Monument Valley would normally be teeming with tourists at this time of year — instead it’s become the latest COVID-19 hotspot inside the hard-hit Navajo Nation, America’s biggest Native American territory.
The park’s colossal sandstone formations are immortalized in film, the setting of many of John Wayne’s gun fights.
Today, however, they form the backdrop to family doctor Wendell Key’s rounds, as he goes from car to car in the parking lot of a small health center where patients receive coronavirus consultations in their vehicles.
Dollie Crank, 63, previously tested positive and was self-quarantining at home, but her symptoms — including, crucially, her shortness of breath — are getting worse.
“I’d feel safer for her to go to hospital,” says Key, wearing a gown and N-95 respirator as he uses a stethoscope to listen to her chest.
“She’ll need oxygen, and probably if it progresses further she may need other ventilatory assistance.”
Crank, for her part, puts on a brave face between coughing fits. “I’m not really worried because I know I can make it through,” she says before driving off in her pick-up truck, bound for a hospital.
Home to 175,000 people across Arizona, New Mexico and Utah, the Navajo Nation has been hit with 4,200 cases and around 150 deaths. Per capita fatalities are among the highest in the country.
San Juan County in Utah, where the health center lies, is now seeing its own surge, with so far nearly 240 cases and four deaths.
Key, the clinic’s lone doctor on duty, is kept busy with patients filling up the parking lot — highlighting the challenge facing the sovereign territory, which has scarce resources and a vulnerable population.
Fresh fruit and produce are hard to come by and financially out of reach for many — as a result, most people turn to processed food.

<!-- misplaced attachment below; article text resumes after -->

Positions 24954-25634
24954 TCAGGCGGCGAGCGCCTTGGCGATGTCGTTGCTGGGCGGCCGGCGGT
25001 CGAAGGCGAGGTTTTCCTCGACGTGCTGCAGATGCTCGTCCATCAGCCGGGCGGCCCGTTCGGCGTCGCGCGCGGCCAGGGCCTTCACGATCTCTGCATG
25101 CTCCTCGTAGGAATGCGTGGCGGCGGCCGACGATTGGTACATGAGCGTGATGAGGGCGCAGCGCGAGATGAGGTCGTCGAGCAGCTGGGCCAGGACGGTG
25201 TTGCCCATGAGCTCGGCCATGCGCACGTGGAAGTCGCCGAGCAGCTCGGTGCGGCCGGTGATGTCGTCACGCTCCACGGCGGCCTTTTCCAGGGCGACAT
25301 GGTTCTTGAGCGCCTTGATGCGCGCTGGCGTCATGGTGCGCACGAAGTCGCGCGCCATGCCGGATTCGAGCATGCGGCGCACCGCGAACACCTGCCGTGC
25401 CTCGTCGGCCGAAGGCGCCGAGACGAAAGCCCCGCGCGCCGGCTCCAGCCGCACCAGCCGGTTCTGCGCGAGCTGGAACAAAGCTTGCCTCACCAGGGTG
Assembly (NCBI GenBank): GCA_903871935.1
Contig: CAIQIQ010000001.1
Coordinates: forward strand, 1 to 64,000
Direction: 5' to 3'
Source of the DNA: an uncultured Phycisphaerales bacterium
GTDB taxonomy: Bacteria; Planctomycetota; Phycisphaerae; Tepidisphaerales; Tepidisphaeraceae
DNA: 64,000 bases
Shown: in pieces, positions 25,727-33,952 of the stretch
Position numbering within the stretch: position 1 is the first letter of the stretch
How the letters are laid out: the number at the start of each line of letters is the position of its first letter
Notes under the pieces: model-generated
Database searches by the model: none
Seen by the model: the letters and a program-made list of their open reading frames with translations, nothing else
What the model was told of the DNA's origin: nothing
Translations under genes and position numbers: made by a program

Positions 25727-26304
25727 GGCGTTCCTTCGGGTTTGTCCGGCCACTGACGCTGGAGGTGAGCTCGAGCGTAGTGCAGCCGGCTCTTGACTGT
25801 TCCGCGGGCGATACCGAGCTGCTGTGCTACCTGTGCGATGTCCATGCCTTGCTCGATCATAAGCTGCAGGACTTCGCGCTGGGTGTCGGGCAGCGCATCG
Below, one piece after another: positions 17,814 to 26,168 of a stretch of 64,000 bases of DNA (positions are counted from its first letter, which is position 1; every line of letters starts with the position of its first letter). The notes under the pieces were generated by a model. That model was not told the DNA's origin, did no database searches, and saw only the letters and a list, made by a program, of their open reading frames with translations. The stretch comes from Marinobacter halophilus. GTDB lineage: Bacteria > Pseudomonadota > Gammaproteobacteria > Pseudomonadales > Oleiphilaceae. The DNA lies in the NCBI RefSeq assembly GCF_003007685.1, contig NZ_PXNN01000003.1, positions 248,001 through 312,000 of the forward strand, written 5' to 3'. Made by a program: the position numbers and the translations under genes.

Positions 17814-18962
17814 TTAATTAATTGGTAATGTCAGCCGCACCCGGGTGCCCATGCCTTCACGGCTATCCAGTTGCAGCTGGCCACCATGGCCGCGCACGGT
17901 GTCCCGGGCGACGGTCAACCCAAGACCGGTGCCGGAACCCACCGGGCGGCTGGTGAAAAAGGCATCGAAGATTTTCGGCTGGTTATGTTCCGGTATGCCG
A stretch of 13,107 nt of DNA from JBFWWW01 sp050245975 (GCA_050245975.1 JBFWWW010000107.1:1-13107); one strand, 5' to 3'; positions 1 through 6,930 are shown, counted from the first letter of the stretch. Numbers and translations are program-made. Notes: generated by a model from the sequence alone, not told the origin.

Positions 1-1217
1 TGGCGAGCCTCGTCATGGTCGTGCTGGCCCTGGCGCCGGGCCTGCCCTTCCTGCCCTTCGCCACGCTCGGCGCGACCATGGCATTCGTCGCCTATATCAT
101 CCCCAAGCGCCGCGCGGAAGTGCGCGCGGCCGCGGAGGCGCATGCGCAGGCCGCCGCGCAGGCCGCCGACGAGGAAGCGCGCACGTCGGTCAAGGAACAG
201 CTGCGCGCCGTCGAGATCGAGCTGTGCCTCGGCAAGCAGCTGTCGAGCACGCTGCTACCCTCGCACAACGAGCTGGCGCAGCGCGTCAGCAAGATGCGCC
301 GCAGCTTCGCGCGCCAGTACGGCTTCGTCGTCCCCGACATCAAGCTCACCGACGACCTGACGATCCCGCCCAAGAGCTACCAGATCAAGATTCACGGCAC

Many are obese and have diabetes, which have been shown to worsen the progression of the COVID-19 illness. At least 30 percent of citizens lack running water necessary to maintain strict hygiene measures.
The Nation has just 12 federal health centers, with clinics such as the one in San Juan County run by a medical non-profit.
– Tourism income vanishes –
Many residents of Monument Valley rely on tourism for their livelihoods, providing guided tours, serving food, and making and selling arts and crafts in one of the most photographed locations in the United States.
With the park shut since late April to help contain the spread of the pandemic, and households already struggling on median annual incomes of around $20,000, residents in the area are being pushed to the brink.
Several hundred cars formed a line at the Visitor Center earlier in the day for aid distribution, many arriving several hours early to try to make sure they aren’t left out.
“It’s taken a huge toll on our people,” said Lanell Mernard-Parrish, 49, who works as a secretary-treasurer for the local chapter of the Navajo government and was volunteering to load care packages into cars.
Mernard-Parrish recently lost her mother-in-law to the virus, she said, a situation made all the worse by the fact that no one could be with her when she died.
“As soon as we found out she was ill, they took her in. And from the day that she was tested positive, she only stayed another six days, and then we lost her,” she said.
“It’s been really hard on my husband.”
Political leaders in some parts of the country have grown fed up with lockdowns, including in Arizona which is set to open the Grand Canyon this weekend, despite the fact that cases in the state are continuing to rise.
Navajo Nation President Jonathan Nez said he was worried about the potential knock-on effect if tourists decided to try their luck at his administration’s parks, which will remain closed.
“We have our own government, we have our own laws. And we’re utilizing those policies and laws to protect our citizens and to protect our visitors,” he said, warning tourists risked a $1,000 ticket and 30-day jail term for breaking virus regulations.
© 2020 AFP
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